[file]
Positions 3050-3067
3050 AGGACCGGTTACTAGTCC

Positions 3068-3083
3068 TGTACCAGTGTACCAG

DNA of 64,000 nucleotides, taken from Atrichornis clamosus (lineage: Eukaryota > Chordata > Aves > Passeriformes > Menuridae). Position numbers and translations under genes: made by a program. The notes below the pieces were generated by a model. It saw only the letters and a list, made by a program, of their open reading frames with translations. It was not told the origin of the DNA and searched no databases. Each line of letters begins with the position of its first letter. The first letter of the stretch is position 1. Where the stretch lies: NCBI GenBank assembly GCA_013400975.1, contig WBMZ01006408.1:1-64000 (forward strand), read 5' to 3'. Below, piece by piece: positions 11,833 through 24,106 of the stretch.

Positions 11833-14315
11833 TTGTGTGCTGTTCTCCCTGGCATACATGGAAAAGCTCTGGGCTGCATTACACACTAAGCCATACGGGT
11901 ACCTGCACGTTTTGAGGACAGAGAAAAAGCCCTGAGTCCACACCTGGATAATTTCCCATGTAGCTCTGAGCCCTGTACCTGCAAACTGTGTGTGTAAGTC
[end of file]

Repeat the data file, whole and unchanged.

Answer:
Positions 3050-3067
3050 AGGACCGGTTACTAGTCC

Positions 3068-3083
3068 TGTACCAGTGTACCAG

DNA of 64,000 nucleotides, taken from Atrichornis clamosus (lineage: Eukaryota > Chordata > Aves > Passeriformes > Menuridae). Position numbers and translations under genes: made by a program. The notes below the pieces were generated by a model. It saw only the letters and a list, made by a program, of their open reading frames with translations. It was not told the origin of the DNA and searched no databases. Each line of letters begins with the position of its first letter. The first letter of the stretch is position 1. Where the stretch lies: NCBI GenBank assembly GCA_013400975.1, contig WBMZ01006408.1:1-64000 (forward strand), read 5' to 3'. Below, piece by piece: positions 11,833 through 24,106 of the stretch.

Positions 11833-14315
11833 TTGTGTGCTGTTCTCCCTGGCATACATGGAAAAGCTCTGGGCTGCATTACACACTAAGCCATACGGGT
11901 ACCTGCACGTTTTGAGGACAGAGAAAAAGCCCTGAGTCCACACCTGGATAATTTCCCATGTAGCTCTGAGCCCTGTACCTGCAAACTGTGTGTGTAAGTC